A Conversation with Don Nace

The minute I saw the cover of Don Nace's Drawn Out, I knew it was something special.

Usually, I don't judge a book by its cover, but when it's a collection of drawings, the cover is a good starting place. Flipping through it while ignoring various other books that needed to be reviewed, I discovered I was incapable of giving it anything but my fullest attention -- it was too strange, too raw, too enchanting to be dipped in to. I went to the first page, then the second, the third, and continued on to the end. The effect was beyond any description that avoids the purplest of prose, although one person I showed the book to described the effect in a way I very much liked: "It hurts. But it's a necessary hurt."

Drawn Out became a book I carried around with me to show to people. Not just anyone -- the drawings are too emotional, the story they tell too painful, for them to be appropriate for just anybody. But everyone I showed the book to had the same reaction: Wow. And: Ouch.

I had to know more about Don Nace, so I contacted Richard Nash at Soft Skull Press, and he sent me Don's email address. I sent questions, he sent answers, and then we did another round. His answers were so rich and thoughtful that I felt very little need to edit them at all.

For some background, here's part of the description from the book itself: "Set in peculiarly American landscapes, from the empty vastness of the Southwest to the teeming crowds of New York, Drawn Out distills thousands of Nace's sketches into a spare and essential view of God, alcoholics, women, work, and the crushing details of daily life. Along the way, it is by turns brilliantly funny, deeply soulful, and quietly tragic."

To get a sense of Don's drawings, visit his website, www.drawingoftheday.com.

And the bio:
Don Nace's art has appeared in Gordon Lish's The Quarterly and Dan Halpern's Antaeus. Over the years he has worked as a ranch hand, teacher, advertising art director, and factory worker. These days he earns a living painting movie sets.

"Indeed, the especially attentive viewer will be able to spot Nace's work in films ranging from Adrian Lyn's Fatal Attraction (note Glenn Close's phone-side doodlings) to Jonathan Demme's 2004 remake of The Manchurian Candidate (for which Nace created the unforgettably tortured graffiti covering the boarding-house-room walls of Jeffrey Wright's shell-shocked madman).

He lives in South Nyack, New York.

And now for the conversation...

Despite having been written over thirty years, the various pieces in Drawn Out seem to me to have a coherence of style and story. When putting the book together, were you selecting from a large amount of material, or is the coherence simply a result of the drawings being autobiographical, held together by the flow of your life?

In 1982 Gordon Lish, an editor at Knopf, saw a sketchbook of mine and expressed an interest in publishing it. The sketch books were done with no preconceived notion or purpose other than my own entertainment. If a phrase occurred to me during the conception that seemed related to the drawing I would write it down often having one of the figures speaking. Those were the drawings Gordon liked which was wonderful news to me because it was my most natural style. With a new enthusiasm I began drawing in earnest, concentrating all my efforts towards my sketch books. The ideas for the drawing happened during its creation, which would often result in the first composition being layered over later as part of the search for the right idea and composition. I liked the complexity that occurred with this approach and I did not redraw. Hidden away in many of the drawings you can see figures from ideas that I covered up. This intuitive approach resulted in many failures, but almost all the drawings were approached the same way, and that probably accounts for the similar style.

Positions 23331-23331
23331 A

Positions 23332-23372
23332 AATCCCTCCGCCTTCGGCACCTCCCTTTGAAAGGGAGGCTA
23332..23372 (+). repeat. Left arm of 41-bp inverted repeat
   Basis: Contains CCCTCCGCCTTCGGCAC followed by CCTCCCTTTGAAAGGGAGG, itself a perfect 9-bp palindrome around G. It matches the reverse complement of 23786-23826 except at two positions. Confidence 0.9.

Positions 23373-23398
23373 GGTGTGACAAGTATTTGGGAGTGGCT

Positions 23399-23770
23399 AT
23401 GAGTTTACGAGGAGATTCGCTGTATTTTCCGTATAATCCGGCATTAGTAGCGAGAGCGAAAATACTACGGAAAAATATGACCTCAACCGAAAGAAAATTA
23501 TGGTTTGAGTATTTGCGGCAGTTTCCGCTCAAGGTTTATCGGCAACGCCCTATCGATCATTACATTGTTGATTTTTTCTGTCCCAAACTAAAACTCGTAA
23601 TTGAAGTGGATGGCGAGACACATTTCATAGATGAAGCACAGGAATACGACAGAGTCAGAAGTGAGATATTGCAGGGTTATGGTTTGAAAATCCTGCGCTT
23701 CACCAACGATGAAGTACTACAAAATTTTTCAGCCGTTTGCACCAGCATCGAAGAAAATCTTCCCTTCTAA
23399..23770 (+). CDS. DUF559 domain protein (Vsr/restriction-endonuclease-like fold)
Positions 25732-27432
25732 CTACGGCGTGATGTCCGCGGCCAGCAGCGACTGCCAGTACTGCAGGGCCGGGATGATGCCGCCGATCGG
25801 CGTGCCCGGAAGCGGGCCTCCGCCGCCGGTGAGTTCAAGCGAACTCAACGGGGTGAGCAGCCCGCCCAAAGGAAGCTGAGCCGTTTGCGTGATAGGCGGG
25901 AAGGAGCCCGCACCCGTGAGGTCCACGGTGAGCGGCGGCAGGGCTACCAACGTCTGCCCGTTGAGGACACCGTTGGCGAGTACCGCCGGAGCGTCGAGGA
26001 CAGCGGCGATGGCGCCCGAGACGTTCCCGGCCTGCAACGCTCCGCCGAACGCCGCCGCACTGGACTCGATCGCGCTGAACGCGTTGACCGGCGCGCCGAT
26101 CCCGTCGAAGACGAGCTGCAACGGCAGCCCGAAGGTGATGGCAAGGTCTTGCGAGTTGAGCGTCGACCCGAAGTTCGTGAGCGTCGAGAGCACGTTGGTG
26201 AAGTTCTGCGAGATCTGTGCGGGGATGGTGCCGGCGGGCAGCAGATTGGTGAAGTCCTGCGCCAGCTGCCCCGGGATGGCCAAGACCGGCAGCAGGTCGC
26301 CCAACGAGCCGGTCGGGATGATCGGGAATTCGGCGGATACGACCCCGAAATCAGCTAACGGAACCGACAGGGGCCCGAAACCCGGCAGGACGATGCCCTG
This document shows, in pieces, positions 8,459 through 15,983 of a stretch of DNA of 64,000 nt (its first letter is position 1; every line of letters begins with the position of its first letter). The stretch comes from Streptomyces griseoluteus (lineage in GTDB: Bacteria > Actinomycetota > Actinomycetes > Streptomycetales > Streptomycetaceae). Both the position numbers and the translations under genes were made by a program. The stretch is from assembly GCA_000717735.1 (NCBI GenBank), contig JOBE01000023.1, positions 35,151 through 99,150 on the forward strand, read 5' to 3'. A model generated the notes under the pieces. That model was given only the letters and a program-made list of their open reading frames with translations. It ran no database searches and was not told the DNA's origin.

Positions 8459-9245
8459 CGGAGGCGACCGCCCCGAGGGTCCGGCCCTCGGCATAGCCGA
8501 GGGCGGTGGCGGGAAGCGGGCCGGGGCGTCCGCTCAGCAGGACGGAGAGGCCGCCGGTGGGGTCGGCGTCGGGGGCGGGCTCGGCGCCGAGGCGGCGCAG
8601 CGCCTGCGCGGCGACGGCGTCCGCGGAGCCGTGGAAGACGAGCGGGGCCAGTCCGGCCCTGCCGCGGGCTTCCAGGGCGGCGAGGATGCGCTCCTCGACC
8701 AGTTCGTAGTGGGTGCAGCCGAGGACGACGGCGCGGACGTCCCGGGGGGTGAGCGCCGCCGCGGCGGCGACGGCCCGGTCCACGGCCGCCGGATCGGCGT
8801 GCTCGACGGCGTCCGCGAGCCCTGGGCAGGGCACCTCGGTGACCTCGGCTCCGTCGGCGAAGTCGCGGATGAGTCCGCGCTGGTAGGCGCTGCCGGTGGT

Some drawings came from different time periods, for instance the drawings about psychoanalysis were from a series drawn while I was undergoing the treatment in New Mexico. That series was published by Antaeus in 1982, shortly after my meeting with Gordon. Of course, the childhood drawings were from my childhood and it is easy to see the similarity between them and the current style, which just have the influence of Kandinsky, Picasso, Jasper Johns, Francis Bacon and the whole bunch thrown in. I drew around 4000 drawings (usually in my car before work and during lunch) before deciding to it was time to put it all together. I eliminated 3000 immediately, then over a long (seeming endless) period of time I hammered, shuffled and strutted the book into shape through many editing attempts. Fortunately, each problem solved or each sequence clarified provided enough of a thrill to keep me going.

How did you happen to meet Gordon Lish?

I met Gordon Lish the first year I was in New York. I was working in an ad agency at 58th and it was a twenty minute subway ride to get there. At first I tried reading the newspaper but soon purchased a little sketch book and drew instead. The jostling of the cars made the drawing challenging and often I had to time the swaying of the car for a quiet spot to make the strokes on the page. It did not matter, I was merely distracting myself from the daily monotony of the ride. This was the first time I started adding captions to the page. A book designer from Knopf, Dorothy Schmiderer, saw the sketch book on my drafting table when she was visiting the owner of the ad agency. After looking through it she asked if she could borrow it to show to an editor she knew at Knopf, Gordon Lish. Soon after I got a call that Gordon wanted to meet with me. That accidental meeting began the long process that ended up with Drawn Out.